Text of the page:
It’s basically boil for a few hours or pressure cook the bones in water.  You can add stuff like carrots, onion, etc, but since I use my stock as a base, it seems like a waste to me to use those things and then throw them away.  You could save those items, but if you can your stock, you are double processing (which is not a “problem,” but things will be extremely soft after that point.)  I tend to do what is easiest and least involved.

Once you boil, separate out the bones/meat/fat from the liquid.  Depending on how pure you want your liquid, you can strain through a cheesecloth, strainer, or do what I do- use a slotted spoon of some sort to collect the chunks.  😆  Then process appropriately.

Another benefit to stock is how fast you can make things.  Tonight we did chicken pot pie. I made my roux and then added nearly a quart of stock (I say nearly because it was the bottom of the pot and then wasn’t canned because I couldn’t fit it in the pressure cooker) to complete the gravy.  I used leftover chicken (the stuff that was still on the bones plus some more) and mixed vegetables for the filling, and then added it to the round casserole dish that acts as a ramekin of sorts.

When I make my pot pies, I always use a double crust. This could be made in a square baking dish and I may go that route the next time, because we like leftovers.  You’d have to tweak your crust recipe and maybe do a double crust plus a single, unless you like a really thin crust.

All told, this dinner took me about 10 minutes to put everything together (including making the crust) and get it the oven. I admit, this one was not made with the focus on “pretty.”  This was made in the interest of being late and needing something fast.  I figure, you can close your eyes when you eat if you are offended by the way it looks.  😆 

The most challenging part of this dish was waiting for it to finish baking in the oven.  😀

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Dry Spell


In one.  Need some.  It’s been since November.  Seriously.  I am starved for it, and indeed, I crave it.

There is nothing better than falling asleep after getting some. There is nothing better than waking up the morning after.  Things feel better. I love that feeling of renewal.

I can’t believe how fast time has gone. You wake up one day and there you are; the reality smacking you in the face. Only a few times has there been the tease, and the promise of getting some. And then POOF. No luck.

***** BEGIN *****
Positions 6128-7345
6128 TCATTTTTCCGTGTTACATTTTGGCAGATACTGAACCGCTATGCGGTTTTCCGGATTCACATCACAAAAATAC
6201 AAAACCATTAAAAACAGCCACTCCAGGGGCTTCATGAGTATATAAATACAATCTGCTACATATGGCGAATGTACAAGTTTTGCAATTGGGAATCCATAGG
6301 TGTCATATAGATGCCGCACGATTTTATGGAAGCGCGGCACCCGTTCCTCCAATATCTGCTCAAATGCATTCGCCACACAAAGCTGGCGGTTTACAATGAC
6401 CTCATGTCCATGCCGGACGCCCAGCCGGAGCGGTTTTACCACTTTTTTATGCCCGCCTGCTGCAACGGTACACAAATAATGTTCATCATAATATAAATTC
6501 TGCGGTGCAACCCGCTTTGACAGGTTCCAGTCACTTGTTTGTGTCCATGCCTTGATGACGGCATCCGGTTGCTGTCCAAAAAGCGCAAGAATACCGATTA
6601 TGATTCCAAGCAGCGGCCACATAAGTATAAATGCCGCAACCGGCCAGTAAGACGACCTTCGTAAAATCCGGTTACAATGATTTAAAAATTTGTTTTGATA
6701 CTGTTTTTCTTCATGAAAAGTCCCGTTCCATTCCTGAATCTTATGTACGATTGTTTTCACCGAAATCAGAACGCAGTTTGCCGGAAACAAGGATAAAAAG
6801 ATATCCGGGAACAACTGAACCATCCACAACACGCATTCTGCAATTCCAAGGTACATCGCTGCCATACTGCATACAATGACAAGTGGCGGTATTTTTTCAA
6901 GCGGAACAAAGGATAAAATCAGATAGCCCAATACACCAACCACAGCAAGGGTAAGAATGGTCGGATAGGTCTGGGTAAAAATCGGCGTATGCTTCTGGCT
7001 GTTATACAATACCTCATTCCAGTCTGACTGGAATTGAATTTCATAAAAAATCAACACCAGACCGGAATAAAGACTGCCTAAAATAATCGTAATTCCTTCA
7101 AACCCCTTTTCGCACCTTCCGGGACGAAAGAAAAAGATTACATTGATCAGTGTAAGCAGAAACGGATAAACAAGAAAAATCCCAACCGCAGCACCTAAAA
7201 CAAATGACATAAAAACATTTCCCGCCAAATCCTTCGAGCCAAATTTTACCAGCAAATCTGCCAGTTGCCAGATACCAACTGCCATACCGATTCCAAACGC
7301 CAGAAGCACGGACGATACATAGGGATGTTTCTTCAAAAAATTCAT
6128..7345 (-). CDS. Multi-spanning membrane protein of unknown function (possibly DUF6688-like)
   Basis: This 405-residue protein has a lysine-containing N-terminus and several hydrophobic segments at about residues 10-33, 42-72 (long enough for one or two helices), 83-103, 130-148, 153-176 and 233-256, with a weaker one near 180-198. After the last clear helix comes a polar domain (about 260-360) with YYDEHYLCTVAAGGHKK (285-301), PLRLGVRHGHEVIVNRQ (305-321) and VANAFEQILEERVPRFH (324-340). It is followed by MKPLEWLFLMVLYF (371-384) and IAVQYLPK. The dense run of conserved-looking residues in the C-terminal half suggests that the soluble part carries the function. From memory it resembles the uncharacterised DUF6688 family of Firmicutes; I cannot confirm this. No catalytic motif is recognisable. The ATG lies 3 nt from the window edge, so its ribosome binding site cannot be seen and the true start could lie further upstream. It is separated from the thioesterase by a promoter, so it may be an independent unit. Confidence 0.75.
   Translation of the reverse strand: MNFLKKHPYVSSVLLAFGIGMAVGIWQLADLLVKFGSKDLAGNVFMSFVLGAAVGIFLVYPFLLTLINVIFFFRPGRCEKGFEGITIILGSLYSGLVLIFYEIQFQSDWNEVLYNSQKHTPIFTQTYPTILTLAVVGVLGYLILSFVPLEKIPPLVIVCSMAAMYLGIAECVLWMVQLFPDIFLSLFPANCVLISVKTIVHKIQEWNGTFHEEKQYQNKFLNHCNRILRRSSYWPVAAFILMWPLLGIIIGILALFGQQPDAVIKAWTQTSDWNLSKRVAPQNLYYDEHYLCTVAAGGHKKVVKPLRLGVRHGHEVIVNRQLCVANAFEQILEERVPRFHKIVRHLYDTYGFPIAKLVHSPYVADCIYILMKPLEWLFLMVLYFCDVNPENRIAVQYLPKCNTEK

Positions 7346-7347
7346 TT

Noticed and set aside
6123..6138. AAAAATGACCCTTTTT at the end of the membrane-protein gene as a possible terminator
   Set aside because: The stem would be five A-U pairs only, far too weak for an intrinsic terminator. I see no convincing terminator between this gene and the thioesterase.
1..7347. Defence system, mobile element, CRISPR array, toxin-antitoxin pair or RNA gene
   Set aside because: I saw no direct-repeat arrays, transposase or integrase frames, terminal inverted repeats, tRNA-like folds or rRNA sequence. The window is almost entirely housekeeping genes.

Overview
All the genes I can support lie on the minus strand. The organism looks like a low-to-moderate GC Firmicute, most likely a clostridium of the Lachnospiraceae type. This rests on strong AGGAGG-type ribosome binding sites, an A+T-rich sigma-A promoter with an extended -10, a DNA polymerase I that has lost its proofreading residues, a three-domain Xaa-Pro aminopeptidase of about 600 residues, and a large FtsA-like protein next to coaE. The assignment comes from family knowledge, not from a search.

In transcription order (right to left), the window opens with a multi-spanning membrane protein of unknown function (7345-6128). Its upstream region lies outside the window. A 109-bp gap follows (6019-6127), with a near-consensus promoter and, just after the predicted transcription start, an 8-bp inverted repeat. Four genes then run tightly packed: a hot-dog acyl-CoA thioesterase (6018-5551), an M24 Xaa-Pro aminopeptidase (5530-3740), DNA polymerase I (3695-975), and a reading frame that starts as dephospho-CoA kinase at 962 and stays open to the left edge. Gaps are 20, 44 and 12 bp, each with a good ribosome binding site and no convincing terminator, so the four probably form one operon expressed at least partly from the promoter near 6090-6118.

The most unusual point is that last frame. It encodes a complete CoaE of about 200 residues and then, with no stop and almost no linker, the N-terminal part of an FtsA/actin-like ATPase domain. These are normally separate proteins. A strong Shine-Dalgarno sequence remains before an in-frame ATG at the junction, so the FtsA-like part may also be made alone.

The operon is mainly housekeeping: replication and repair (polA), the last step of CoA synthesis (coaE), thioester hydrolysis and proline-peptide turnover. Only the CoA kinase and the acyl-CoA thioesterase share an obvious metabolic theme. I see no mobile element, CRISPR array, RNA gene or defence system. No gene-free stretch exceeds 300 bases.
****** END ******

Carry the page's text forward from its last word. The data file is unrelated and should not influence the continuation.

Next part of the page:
*sigh*

We are in dire need of rain.  😀  It’s estimated that even if we caught up now for the year (and really, we only getting something like 8 to 10 inches annually), the damage done to crops will be still around $40 million dollars lost and will take the better part of 1/2 a decade to get back to normal.

When you live in the desert and your only source of water is an aquifer deep in the ground and when you’ve had a lot of dry years, you start to worry.  Running out of water is a serious concern.

The other side to this is that when things are so dry like this, it doesn’t take much for things to catch on fire.  And they do.  We have national forests that are closed completely to people; the fire danger so high. It is worrisome living in a giant tinder box.

Another thing that is odd this year is that we have had two bears in town.  The latest one went through a local elementary school playground, and into our Tractor Supply parking lot. I was really glad to not be there that day!

You know it’s bad when the bears hike 70 miles out of the mountains to find water.  Yep, it’s bad.

Right now I hear rumbling. I see the clouds.  While I’m grateful for having had some cloud cover and some kind of humidity, I see the lightning and can’t help but to be concerned. It is not uncommon to have dry storms here. Given that many of our annual fires are caused by lightning strikes, this is particularly worrisome to me this year.

I am ready for some action.  I am tired of being teased. Keeping my fingers crossed that the sky will deliver!